"Progesterone and DHEA are the precursors for the other more specialized steroid hormones, including cortisol, aldosterone (sodium retaining hormone), estrogen and testosterone. The formation of these other hormones is tightly regulated (by what?), so that taking a precursor will correct a deficiency (but why would that unnamed "regulatory authority" ever allow a deficiency to begin with?) of the specialized hormone, but will not create an excess (if 'it' allowed it to be deficient, how can we trust 'it' that it will a) increase b) not overly increase the deficient hormone?). At least in the case of progesterone (why suddenly ditch the other precursors, then? Are they less likely to be properly used by the unnamed "regulatory authority" and if so, why?), an excess tends to balance or neutralize an excess of the specialized hormone, so it has been described as having anti-androgenic, anti-estrogen, anti-aldosterone and anti-cortisol functions (I find it so easy to believe all this, especially that it totally contradicts my own horrible experience of attempted progesterone supplementation!)".
WHAT? Is that IT? I mean, the paragraph above establishes a whole universe and places progesterone on a position that is incredibly powerful, a god among hormones. No reference is given, however, Ray Peat merrily goes on to other things. That is often the feeling I get reading his books and/or articles: he drops bombs and then pretends nothing has happened and keeps on gathering pretty flowers and spreading references/explanations for THOSE!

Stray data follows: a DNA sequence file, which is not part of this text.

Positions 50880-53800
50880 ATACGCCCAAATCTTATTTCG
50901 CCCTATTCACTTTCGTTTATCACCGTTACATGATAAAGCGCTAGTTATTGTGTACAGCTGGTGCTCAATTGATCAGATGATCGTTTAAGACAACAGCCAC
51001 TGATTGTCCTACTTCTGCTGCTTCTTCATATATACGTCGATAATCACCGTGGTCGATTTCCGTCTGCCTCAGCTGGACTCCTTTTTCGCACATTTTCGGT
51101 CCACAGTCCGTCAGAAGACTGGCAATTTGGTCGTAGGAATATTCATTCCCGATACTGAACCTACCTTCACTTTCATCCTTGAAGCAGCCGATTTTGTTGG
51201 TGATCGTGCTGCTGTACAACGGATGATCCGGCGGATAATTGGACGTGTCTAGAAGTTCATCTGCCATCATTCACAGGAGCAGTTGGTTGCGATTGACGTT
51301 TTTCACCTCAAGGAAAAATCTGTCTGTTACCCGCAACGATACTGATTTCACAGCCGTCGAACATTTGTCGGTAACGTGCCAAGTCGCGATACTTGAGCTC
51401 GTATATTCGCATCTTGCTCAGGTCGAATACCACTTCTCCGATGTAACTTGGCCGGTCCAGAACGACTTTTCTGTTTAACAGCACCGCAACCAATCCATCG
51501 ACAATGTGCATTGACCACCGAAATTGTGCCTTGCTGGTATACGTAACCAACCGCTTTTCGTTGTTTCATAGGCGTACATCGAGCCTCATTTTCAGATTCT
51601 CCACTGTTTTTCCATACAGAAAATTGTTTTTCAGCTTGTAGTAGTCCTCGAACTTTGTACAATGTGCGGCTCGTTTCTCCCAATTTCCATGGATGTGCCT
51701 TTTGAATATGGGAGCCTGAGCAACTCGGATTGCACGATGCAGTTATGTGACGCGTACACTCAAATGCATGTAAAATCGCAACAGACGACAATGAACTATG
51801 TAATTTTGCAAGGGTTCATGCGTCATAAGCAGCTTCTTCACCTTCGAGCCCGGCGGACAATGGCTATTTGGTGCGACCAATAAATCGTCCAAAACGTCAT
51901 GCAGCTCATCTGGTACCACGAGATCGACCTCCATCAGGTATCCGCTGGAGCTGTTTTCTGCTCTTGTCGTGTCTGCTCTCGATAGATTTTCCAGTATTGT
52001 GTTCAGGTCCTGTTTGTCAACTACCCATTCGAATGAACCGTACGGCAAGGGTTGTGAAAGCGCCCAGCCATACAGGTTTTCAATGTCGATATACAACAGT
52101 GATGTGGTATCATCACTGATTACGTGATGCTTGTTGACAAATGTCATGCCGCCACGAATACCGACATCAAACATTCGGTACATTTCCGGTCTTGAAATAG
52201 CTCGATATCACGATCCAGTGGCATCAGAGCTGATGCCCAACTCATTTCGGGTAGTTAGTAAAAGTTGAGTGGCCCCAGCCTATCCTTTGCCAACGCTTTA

Even so, I believe that the paragraph unequivocally implies that, should someone be in need of estrogen, the supplemental progesterone, its precursor, might just oblige. However, although half the book is about how estrogen is the work of the devil, this obvious pathway is never explored and the idea that women who are low in estrogen should not touch progesterone is never even mentioned, not a fleeting remark, nada! Besides, what a can of worms that is, given how a woman's hormones fluctuate throughout most of her adult life.
Besides the variations on the "progesterone=good/estrogen=bad" theme, the book is also replete with the usual believable advice Dr. Peat has extended for a long time and for which he has gathered his current following. Sunlight, red light, coconut oil, saturated fat, the benefits of milk and OJ, the malediction of PUFAs are all there. Honestly, were it not for the hormonal exaggerations, I would recommend it to my friends.
However, tall tales of progesterone wondrousness had me roll my eyes too many times in regret that Dr. Peat ever embarked on his progesterone-worship journey. Too many formulations like "I suspect", "probably", "seems to be", "appears", "from my observations", "x suggests y" "indicate that" we are not on solid scientific ground.
I will end this review with another one of Ray Peat's optimistic speculations, one that might entice you to take advantage of the summer season better, instead of embarking on unsafe hormonal supplementation. I don't know about you, but I'd rather be cured (or harmed) by some good old sun exposure than by rubbing on my skin powerful substances recognized as carcinogenic by the scientific community and labeled as such by the authorities:
"I suspect that light on the skin directly increases the skin's production of steroids, without depending on other organs. Different steroids probably involve different frequencies of light, but orange and red light seem to be important frequencies."